Since then, the focus has been on why. Is it the quality of pre-K? Or could it be missteps and misalignment in instruction and curriculum from kindergarten through the third grade?

Upcoming research will dig into those questions as other Vanderbilt researchers visit Tennessee classrooms next school year to observe instructional quality and teaching practice in the early grades.

“We know surprisingly little about the connections among the experiences children have across the early grades of school,” said Caroline Christopher, who will co-lead the work with Dale Farran, director of the Peabody Research Institute.  

Their study will be funded by the Bill & Melinda Gates Foundation and conducted through the Tennessee Education Research Alliance, a partnership between Vanderbilt’s Peabody College of Education and Human Development and the Tennessee Department of Education.

early childhood discipline

New Colorado bill aims to keep young students in school — even after they misbehave

PHOTO: Ann Schimke/Chalkbeat

Last school year, Colorado’s public schools handed out nearly 6,000 out-of-school suspensions to young children. 

This week, a bipartisan group of lawmakers proposed legislation that could reduce those numbers — the latest push in a four-year effort to get early childhood discipline reform across the finish line.

The bill introduced Wednesday would limit suspensions and expulsions of students in preschool through second grade to certain circumstances, including if they bring weapons or drugs to school, or are deemed a safety threat. It would also require schools to exhaust other alternative discipline options before removing students from school. Finally, the bill would limit suspensions to three school days.

If passed, the law would take effect July 1, 2020.

While the bill would apply to all public K-12 schools, it would apply to only some preschools — those housed in school districts or charter schools, as well as community-based programs serving children eligible for certain kinds of public funding, such as state preschool dollars.

The behavior that gets little kids suspended varies, but can include biting, kicking, fighting or causing frequent classroom disruptions.

Across the nation, boys, children of color, and children with disabilities receive a disproportionate share of suspensions.

In Colorado, the disparities are pronounced. Last year, for example, young boys received 86 percent of K-2 suspensions though they made up only half of the K-2 population.

Black students, who made up just 5 percent of K-2 enrollment statewide, received nearly 12 percent of K-2 suspensions last year. Students with disabilities, who made up 10 percent of K-2 enrollment statewide, received 37 percent of K-2 suspensions.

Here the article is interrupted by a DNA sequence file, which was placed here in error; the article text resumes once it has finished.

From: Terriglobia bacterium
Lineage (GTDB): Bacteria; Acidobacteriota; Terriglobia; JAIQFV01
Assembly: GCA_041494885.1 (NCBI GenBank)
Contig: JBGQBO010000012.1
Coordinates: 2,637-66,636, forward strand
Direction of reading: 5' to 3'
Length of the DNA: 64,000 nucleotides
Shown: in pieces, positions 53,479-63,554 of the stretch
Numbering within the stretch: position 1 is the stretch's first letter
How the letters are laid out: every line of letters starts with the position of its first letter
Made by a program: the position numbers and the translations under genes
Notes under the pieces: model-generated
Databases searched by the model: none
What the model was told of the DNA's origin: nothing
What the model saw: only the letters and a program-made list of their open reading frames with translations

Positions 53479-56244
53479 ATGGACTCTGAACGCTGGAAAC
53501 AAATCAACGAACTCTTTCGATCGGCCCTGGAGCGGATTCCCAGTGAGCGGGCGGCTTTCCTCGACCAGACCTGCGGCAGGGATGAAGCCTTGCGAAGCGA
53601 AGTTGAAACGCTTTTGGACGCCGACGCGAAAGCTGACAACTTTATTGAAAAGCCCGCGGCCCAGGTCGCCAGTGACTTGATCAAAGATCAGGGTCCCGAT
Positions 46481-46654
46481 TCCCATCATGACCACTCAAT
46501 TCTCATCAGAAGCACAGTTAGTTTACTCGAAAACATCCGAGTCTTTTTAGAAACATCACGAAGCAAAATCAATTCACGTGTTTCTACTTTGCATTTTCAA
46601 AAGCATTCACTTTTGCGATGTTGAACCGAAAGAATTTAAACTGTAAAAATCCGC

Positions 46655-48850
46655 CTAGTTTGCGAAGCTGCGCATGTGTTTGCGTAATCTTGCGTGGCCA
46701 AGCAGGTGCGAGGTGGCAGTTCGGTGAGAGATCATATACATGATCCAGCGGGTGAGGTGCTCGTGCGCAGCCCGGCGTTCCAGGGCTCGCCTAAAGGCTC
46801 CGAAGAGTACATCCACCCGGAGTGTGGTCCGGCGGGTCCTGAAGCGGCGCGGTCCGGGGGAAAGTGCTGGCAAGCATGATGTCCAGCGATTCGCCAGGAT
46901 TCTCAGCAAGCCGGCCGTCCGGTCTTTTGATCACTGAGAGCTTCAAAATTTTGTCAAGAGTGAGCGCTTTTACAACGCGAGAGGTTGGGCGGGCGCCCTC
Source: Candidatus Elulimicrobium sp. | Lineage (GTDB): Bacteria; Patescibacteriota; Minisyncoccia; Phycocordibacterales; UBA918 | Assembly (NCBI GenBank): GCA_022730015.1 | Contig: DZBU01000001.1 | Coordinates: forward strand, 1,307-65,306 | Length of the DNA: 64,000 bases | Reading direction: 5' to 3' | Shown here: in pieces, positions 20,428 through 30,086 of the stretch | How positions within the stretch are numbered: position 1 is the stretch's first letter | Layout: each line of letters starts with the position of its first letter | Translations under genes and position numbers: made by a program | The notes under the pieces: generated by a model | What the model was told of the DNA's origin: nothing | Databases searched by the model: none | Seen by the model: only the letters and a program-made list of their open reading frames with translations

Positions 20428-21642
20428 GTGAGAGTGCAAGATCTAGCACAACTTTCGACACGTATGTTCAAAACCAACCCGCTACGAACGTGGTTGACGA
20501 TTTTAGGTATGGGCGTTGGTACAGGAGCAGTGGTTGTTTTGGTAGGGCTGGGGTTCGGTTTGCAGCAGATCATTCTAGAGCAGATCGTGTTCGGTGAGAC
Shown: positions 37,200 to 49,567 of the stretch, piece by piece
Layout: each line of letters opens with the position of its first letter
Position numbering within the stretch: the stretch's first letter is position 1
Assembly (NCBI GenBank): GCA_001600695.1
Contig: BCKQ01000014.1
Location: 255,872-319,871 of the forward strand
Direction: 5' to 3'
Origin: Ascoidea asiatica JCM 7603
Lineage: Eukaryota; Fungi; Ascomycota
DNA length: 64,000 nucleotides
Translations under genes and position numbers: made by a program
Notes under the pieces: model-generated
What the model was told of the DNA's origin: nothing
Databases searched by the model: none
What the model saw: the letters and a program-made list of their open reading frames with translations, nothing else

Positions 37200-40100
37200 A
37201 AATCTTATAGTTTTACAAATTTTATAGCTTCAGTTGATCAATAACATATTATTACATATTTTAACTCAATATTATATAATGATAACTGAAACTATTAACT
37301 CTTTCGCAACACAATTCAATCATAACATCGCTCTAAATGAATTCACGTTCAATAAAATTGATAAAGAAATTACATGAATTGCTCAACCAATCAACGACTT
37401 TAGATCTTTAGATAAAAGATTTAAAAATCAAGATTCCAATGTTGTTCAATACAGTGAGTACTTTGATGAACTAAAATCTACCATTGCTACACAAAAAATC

The Colorado Department of Education tracks suspension data for public schools, but not for preschools that operate outside of public schools.

Opponents of suspensions and expulsions say sending kids home from school for acting out doesn’t help them learn appropriate behavior, increases the likelihood they’ll be suspended again, and feeds the school-to-prison pipeline.

But school district leaders who’ve pushed back against discipline legislation have argued that limiting suspensions takes away one of their few tools for addressing disruptive and violent behavior. They’ve also expressed frustration about the lack of staff and resources, especially in small rural schools, to handle students’ mental health needs.

This year’s early childhood bill is similar to one that was defeated in 2017, but allows schools a little more leeway in doling out suspensions and expulsions. For example, the earlier bill would have allowed expulsions only when young students brought guns to school. Now, there would be several reasons a young student could be expelled.

Likewise, the previous bill would have allowed suspensions only if a student endangered others, but didn’t specify that bringing drugs, controlled substances, or weapons to school could also be grounds for suspension.

The earlier bill faced sharp opposition from rural school district leaders, among other groups. It ultimately died in a Republican-controlled committee.

Bill Jaeger, vice president of early childhood and policy initiatives at the Colorado Children’s Campaign, said the coalition of groups that worked on the latest bill tried hard to incorporate feedback from critics while staying true to their goals.

“We’ve done our best all along the way to be responsive,” he said.  

Besides broadening the grounds for out-of-school discipline, the latest version of the bill delays implementation by a year.

Jaeger said that delay will allow state-level mental health and funding initiatives in the works now to trickle down to school districts and give districts more time to adapt local discipline practices.

K-2 Suspensions by District

This chart shows the number of suspensions given, not the number of students suspended. In some districts, individual students receive multiple suspensions during a school year.